Apathy and anger in the BJP bastion of Bareilly

Narendra Modi, Adityanath and the BJP’s Bareilly candidate, Chhatrapal Singh Gangwar, greet the crowd during a roadshow on 26 April. WIKIMEDIA COMMONS

The commercial centre of Uttar Pradesh’s Rohilkhand region, Bareilly, has a rich history—and many names. It was the capital of the ancient kingdom of Panchala, which, according to the Mahabharata, was the home of Draupadi. It has been called Nath Nagari, because of its many Shiv temples, as well as Bareilly Sharif, in recognition of the dargah of the nineteenth-century Islamic scholar and poet Ahmed Raza Khan, popularly known as A’la Hazrat, who set up the Barelvi order to counter the spread of Wahhabism. Today, it is known for its bamboo furniture, which attracts worldwide demand.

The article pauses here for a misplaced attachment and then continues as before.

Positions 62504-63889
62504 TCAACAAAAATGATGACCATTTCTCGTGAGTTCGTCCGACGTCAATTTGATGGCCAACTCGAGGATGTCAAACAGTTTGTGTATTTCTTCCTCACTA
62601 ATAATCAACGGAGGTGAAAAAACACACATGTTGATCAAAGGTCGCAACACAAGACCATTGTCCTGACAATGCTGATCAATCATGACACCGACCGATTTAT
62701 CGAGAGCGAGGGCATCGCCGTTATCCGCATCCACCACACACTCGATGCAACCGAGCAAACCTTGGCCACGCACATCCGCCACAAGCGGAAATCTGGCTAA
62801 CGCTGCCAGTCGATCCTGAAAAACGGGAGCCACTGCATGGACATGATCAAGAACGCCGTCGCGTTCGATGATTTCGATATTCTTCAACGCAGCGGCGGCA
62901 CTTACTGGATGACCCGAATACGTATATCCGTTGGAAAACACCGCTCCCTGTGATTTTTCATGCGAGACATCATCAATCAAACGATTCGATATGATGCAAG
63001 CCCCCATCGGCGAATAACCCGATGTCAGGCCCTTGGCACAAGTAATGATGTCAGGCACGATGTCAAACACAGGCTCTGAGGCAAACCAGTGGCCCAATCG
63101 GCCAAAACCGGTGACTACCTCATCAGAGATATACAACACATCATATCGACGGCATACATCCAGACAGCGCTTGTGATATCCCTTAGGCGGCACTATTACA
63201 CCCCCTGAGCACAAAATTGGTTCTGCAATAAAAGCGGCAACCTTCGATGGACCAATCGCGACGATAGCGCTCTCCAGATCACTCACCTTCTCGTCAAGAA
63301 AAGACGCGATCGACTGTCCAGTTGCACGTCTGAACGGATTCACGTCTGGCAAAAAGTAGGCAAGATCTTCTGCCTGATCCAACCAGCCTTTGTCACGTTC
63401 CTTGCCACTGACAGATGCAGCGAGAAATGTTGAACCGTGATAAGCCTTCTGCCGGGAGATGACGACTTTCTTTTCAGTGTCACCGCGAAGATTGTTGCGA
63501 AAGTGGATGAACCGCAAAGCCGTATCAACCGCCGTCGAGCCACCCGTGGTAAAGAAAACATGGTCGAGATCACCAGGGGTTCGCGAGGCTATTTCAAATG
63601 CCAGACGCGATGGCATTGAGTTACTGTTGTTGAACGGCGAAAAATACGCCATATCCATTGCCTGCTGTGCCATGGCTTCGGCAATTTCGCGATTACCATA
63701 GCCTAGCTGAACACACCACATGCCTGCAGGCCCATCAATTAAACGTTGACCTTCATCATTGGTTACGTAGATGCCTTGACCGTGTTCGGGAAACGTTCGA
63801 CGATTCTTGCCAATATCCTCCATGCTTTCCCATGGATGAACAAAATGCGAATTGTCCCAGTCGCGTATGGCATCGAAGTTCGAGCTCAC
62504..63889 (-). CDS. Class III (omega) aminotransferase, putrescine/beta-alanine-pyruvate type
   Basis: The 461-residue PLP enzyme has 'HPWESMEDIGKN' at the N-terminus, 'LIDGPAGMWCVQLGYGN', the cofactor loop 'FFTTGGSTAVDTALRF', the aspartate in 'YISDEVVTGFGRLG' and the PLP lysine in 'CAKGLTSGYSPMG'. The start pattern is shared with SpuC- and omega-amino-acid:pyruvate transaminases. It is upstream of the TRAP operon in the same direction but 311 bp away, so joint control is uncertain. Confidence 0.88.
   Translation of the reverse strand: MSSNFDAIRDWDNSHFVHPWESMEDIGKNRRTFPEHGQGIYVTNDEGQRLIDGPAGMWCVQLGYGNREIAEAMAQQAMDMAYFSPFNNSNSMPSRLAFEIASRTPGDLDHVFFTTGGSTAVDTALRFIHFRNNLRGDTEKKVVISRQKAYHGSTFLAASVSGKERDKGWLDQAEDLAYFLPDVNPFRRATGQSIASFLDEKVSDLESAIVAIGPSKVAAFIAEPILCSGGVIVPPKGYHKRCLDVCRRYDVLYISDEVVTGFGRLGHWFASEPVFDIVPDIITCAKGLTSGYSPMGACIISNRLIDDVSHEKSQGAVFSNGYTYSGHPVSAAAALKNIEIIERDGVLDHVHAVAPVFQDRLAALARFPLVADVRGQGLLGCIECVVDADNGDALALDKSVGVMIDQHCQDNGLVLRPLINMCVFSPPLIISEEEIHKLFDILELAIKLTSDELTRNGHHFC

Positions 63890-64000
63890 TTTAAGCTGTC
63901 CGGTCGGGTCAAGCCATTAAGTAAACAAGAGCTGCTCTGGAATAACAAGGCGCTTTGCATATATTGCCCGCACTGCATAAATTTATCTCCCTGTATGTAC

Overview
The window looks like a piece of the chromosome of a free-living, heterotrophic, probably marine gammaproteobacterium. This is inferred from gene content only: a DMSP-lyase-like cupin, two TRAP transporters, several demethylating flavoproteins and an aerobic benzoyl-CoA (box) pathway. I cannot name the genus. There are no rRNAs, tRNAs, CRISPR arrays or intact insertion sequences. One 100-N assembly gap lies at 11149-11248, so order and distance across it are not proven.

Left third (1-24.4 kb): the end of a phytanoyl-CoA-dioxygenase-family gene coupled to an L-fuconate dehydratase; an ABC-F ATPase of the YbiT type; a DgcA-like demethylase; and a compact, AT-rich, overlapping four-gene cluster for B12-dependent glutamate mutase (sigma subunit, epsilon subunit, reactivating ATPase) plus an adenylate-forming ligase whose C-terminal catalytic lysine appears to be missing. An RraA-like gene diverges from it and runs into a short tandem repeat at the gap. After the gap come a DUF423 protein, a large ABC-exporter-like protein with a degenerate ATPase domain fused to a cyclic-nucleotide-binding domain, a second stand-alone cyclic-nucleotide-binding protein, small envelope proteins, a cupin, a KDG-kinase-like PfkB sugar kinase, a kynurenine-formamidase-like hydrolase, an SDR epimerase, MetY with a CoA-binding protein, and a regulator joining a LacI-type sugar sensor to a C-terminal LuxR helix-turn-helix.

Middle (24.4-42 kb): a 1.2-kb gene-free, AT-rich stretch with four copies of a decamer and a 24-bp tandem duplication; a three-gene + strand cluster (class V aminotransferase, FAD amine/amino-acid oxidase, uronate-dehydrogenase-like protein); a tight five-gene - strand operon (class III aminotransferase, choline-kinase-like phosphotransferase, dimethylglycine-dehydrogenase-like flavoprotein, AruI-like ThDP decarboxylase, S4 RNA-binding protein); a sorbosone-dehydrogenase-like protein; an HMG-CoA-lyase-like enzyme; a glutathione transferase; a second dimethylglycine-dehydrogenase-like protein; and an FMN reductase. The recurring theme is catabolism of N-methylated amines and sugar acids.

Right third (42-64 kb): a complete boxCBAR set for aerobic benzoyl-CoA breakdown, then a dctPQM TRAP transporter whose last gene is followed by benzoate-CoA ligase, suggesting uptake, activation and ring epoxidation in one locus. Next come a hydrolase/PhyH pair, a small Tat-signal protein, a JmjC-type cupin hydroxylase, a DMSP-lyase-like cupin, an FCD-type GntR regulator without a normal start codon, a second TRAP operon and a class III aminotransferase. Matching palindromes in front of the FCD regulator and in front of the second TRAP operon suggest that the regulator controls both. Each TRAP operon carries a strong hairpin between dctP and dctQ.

Bareilly voted in the third phase of the 2024 general election, on 7 May. Turnout had been indifferent in the first two phases—Uttar Pradesh recorded 61.1 percent in the first phase and 55.2 percent in the second, both significantly lower than the national average. The constituency had a turnout of 57.9 percent, almost identical to the average for the ten UP seats voting in the phase.

In Bareilly, the Bharatiya Janata Party set aside its eight-term incumbent, Santosh Gangwar, a 75-year-old former union minister, and gave the ticket to another Kurmi, Chhatrapal Singh Gangwar, who won the Baheri assembly seat in 2017 but lost it five years later. The Samajwadi Party nominated Praveen Singh Aron, who had defeated Santosh Gangwar in 2009 on a Congress ticket. The Bahujan Samaj Party’s Chhotelal Gangwar, meanwhile, had his candidature cancelled because of an incomplete nomination form. According to the voters and politicians we spoke to in Bareilly, a few days before polling, there was a tough fight between the BJP and the SP. “Modi doesn’t have the influence he did in 2014 or 2019,” Santosh Shakya, the associate editor of Indus News TV, told us. “It’s a close battle here this time. People seem very aggressive about their issues.”